• Model 8B continued

    I hollowed out the back of the model today which will help let the clay start to firm up a bit, I also did a little minor work on it as well.
    The sculptor has to work around and with the materials and the “mood” of the materials, clay definitely has a “Mood” that depends on the humidity in the room, how moist the clay is, how thick the clay piece is and what is being made with it.
    When the clay is fresh it’s very pliable and soft, it can also be sticky which makes using tools difficult as the clay wants to stick to the tool.
    I usually use just fingertips initially for those reasons, then as the clay starts to lose some of the moisture and become firmer and less sticky, then shaping with tools comes in. It’s a process that the clay won’t allow to be rushed, the degree of this also depends on the exact clay being used.
    I find this red clay seems to be “stickier” and needs more time to dry to firm up than other clays, but the beauty of this red clay is that it has absolutely no tendency to warp or crack, that’s not to say it can’t or won’t but it’s been my experience with it that it’s been extremely stable, so that aspect tends to override the slight negative of stickiness or having to wait longer for it to firm up.


    Here’s a newer photo:


  • New 8B model progress.

    I cut out a template tool to use to shape the convex holes on the left strip so they are all the same curvature and size, of course they all need cleaning up and refining, but that has to wait for the clay to get firmer as the moisture dries out of it. Right now the clay is still very soft and will be until I hollow out the back.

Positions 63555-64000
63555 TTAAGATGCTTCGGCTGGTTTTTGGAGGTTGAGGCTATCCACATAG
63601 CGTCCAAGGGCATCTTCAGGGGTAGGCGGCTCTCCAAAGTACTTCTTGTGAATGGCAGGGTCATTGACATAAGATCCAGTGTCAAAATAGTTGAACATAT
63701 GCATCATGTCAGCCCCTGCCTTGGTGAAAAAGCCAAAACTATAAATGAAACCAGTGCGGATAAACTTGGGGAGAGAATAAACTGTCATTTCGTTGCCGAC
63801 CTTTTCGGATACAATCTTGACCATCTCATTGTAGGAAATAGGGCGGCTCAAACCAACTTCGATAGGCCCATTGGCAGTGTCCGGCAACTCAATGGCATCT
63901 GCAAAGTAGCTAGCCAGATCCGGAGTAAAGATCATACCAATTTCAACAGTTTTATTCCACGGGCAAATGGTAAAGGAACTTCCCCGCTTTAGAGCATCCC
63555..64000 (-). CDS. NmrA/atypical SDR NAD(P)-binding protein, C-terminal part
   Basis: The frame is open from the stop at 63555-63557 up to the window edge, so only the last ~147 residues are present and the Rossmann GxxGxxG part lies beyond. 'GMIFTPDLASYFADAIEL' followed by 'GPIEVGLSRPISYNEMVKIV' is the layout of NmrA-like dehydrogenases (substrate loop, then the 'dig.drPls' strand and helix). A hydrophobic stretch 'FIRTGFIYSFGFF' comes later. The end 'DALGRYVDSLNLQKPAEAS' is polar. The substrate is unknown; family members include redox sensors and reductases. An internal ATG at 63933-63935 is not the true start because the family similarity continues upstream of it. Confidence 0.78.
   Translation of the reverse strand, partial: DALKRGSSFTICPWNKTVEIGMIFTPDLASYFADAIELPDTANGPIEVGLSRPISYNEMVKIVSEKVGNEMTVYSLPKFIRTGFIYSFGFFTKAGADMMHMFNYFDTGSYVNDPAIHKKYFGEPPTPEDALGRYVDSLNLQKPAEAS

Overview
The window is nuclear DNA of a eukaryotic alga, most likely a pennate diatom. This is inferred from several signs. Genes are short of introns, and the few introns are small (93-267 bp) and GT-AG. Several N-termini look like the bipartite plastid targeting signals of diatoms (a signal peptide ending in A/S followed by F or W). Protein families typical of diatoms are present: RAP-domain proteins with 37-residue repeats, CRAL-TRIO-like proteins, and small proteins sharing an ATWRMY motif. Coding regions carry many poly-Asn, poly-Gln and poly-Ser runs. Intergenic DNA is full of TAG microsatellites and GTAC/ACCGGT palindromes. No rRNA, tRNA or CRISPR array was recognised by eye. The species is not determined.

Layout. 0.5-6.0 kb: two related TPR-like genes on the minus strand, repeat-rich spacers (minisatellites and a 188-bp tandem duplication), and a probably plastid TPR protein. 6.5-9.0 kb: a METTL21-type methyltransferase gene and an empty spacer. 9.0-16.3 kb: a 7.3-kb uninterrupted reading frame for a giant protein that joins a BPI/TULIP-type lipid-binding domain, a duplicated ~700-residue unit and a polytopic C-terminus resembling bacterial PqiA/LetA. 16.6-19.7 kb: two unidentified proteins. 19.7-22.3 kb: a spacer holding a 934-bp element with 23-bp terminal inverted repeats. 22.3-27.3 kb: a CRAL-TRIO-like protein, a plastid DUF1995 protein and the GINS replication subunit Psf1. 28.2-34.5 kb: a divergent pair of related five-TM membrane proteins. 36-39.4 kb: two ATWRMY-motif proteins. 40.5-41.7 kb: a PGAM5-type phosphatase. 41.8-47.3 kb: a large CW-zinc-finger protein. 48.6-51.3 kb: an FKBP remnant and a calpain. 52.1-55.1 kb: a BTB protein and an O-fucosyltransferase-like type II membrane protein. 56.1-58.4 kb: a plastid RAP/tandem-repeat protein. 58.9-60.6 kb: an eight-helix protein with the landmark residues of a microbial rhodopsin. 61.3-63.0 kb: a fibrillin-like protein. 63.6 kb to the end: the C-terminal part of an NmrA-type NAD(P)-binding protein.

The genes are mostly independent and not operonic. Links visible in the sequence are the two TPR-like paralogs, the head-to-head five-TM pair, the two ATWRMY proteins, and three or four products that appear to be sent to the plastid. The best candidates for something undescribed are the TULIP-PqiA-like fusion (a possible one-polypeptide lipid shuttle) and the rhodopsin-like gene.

• Art Deco D8 model started

    Here’s my clay model just started with the larger scaled design applied to the surface using a ruler, square and compass. The original nickel plated bronze artifact to the left being used to resize the model is from the Women’s House of Detention at 10 Greenwich Ave, NYC which was designed by Sloan and Robertson in 1931.
    The connected courthouse was the scene of the notorious Harry K Thaw murder trial of renowned architect Stanford White in 1906. I rescued several of the individual bronze pieces from the jail when it was being demolished in 1973, I was 13 at the time and even then recognized their importance.

    My clay model when it is completed and dry will need a rubber mold made of it and 3 plaster casts generated from the mold, a 4th cast will be needed to cut that narrow strip off of on the left side to use on the right side as this design will be laid out so it will have 3 repeats and a strip of that border on both sides like photo Nº3 below of my model 8B cast in plaster and given an antique nickel finish.
    The purpose behind making a new and larger sized model now despite having the 8B version for many years which has sold fairly well, is so that I can make this design available in a larger hand-pressed terracotta
    Were I to make a mold of the 8B the 10% shrinkage with the clay would make the end result unacceptably small and with less impact, it would wind up being almost a tile, so I decided a while back to remake the design to about 23-1/8″ x 15-1/4″ so that it will be the larger size I want, and to compensate for the shrinkage of both this model AND the pressed clay version so it’s final size will wind up being around 18-3/4″ x 12-3/4″, the reason I want that specific size as opposed to say, 19×12 or somesuch is to allow it to be as close as possible to a standard size so that should a client desire to install one in a brick wall it should fit almost perfectly without having to trim bricks or make special arrangements just to get it embedded. Photo Nº2  below shows a rendering of how that works.

  • Art Deco 8B panel

    Now I have the size for the clay model calculated out to allow for the moist to dry shrinkage of the clay model (5%) plus the eventual 10% shrinkage involved with the hand-pressed clay version with it’s drying and kiln firing. Added to these two factors is an additional amount to make the resulting fired clay pressing close to the fired size of the Nortown D5 panel- 18-3/4″ x 12-3/4″

    With that calculated out and plotted out on paper I have both my full scale reference print-out and the box-form required to start the model after a little more prep-work.